When you get in a rainforest it’s important to be aware of certain things… Here are four stories in the rainforest and the tips I learned from them.
There is nothing better than walking with a local naturalist guide, that will help you see the unseen and will translate the sounds that you don’t know.
But, if you are a bit like me… Probably you would like to take a walk alone and live the experience within, in silence.
I’ve done it since I was a kid, and up until today, I keep on doing it. My experiences in the rainforest will help me to help you enjoy it even more.
It happened to me once, I was staying at a great forest lodge in the area of the Arenal Lake, and one morning I left the hotel without saying a word to anyone and I went on a gorgeous trail, as I walked in I saw a trail leading to a “palms garden.” I walked in and saw a bit later that the trail was actually closed. See… I am an adventurer… Or so I want to believe! And I went ahead of the signs and entered the old palms garden. It was so beautiful! Huge trees and a wide variety of palms. An infinite array of green shades in a peaceful setting.
The trail had not been used for a while evidently and the more I walked the harder it became to follow it. Until it came to a point where a big tree had fallen on it, and there was no way to go on. I tried to go around it, and as I saw it was almost impossible decided to go back to the trail I had been walking on… And bam! The trail had disappeared. Where was it? All trees seemed the same, plants seemed the same. I tried to use the fallen tree as a reference point, but I simply could not see where it was.
To make things worst I saw a tiny coral snake on the ground quickly hiding under a log.
I was lost, alone, and none knew where I was.
I didn’t know what to do. For the first time in my life, I was in a rainforest and frightened of it.
To make things even worse, a group of white faced monkeys started to hit me with branches and fruits, and I had to run to cover myself.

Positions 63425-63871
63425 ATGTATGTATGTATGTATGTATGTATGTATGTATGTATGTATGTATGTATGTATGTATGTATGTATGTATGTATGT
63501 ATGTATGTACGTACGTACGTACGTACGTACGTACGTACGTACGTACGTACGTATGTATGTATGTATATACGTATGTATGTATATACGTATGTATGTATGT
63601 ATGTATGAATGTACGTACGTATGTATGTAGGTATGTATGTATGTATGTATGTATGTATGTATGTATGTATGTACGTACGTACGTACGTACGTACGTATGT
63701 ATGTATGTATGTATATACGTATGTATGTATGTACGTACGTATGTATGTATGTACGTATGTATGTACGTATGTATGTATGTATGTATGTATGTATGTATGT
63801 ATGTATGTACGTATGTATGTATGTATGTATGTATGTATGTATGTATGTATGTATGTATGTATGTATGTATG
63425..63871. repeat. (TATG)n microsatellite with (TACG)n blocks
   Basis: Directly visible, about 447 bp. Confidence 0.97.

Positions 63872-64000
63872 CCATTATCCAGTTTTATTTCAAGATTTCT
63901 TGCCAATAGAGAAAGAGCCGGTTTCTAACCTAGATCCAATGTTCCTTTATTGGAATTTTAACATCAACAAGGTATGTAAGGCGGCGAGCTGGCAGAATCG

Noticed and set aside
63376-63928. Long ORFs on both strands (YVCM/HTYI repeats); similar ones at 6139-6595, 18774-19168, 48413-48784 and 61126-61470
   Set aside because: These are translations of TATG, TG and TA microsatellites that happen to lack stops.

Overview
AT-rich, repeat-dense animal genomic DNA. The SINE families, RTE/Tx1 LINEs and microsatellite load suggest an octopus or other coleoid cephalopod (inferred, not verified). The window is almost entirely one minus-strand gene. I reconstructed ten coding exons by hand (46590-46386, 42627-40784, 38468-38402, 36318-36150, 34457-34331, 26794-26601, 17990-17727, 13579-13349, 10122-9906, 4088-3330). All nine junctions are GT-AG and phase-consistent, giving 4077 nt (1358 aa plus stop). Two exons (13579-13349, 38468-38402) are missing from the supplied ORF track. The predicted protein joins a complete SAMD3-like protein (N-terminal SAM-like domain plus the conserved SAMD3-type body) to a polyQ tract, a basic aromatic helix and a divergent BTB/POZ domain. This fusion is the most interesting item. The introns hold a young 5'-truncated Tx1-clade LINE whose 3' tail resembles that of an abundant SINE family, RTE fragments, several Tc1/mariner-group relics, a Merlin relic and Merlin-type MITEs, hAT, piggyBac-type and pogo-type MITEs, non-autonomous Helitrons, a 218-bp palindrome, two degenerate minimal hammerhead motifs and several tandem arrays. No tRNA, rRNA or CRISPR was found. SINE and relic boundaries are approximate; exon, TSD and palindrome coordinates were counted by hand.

It was really a traumatic experience. Fortunately, I had water with me, good hiking boots, and I found an old cement trail that had also been closed, follow it, and after a couple of hours, I was back on the main path. But here in Costa Rica, we all know stories of people that got into a forest and never came out.
Tip #1, Please, tell someone (The hotel receptionist, your tour guide or whoever!) that you are taking a walk in the forest and the trail you are taking… And make a map! It’s really hard to find a rainforest lodge that doesn’t have maps! Use them!
This happened in Tortuguero, on an old trail in the National Park. We were a small group with a local guide, the Park Ranger told our guide that there was a tapir on the trail.
Our guide, who knew his business, told us to remain as silent as possible and we all started to walk slowly and alert into the trail.
Soon enough, maybe five or ten minutes on the path, our guide made a pointing side and there it was! A tapir, sleeping on the edge of the pathway! Some of us simply stayed there looking at this large mammal, some of our group took out their cameras and started shooting pictures.
Up until a group of teenagers (Students most likely) approached laughing and shouting. Our tapir opened its eyes and started running crazily, bumped one of our group members who fortunately only fell to the ground (The tapir didn’t step on her or anything) and that was the end of it.
Tip #2: If you want to see wildlife and actually enjoy the forest, Silence!
Story # 3
This is a short one. In the area of Rincon I was with a group and guide, and as we were walking I felt there was something in my shoe, so I leaned on a tree trunk to take off my shoe. My guide, fortunately, smarter than me, told me “Cuidado!” and pushed me off the tree…
And then I saw it: I big bullet ant was walking around where I had my hand just seconds ago (Bullet ants are big, and their name comes from the pain their sting causes)
Tip #3: Watch before putting your hand… anywhere!
This happened in Carara. I was with a group on a birdwatching trip. But you know, you always want to see monkeys! So, there we were with our binoculars looking for macaw nests and a group of white faced monkeys started to jump over our heads, one of them was making this weird noise, and our guide told us that it was a territorial warning.
I was told! And I didn’t listen!
He told us… “Move from there and close your mouths!”. Before I could grasp the meaning of his words, there I was covered in monkey pup… including my open mouth! Yes! Yikes!
I spit for about ten minutes, washed my mouth for over twenty minutes and tried to throw up for thirty.
Tip #4: When in the rainforest never look up with your mouth open, never stay underneath the monkeys.
I could go on forever! There are many stories, and many lessons learned, these four are my main ones! Do you have any stories and their experiences to talk about?
Please send me those to email@example.com, or if you have any questions, comments or want to design a great trip in Costa Rica, you can also call me to:866-799-2147
Written by Alain Vega for 2Costa Rica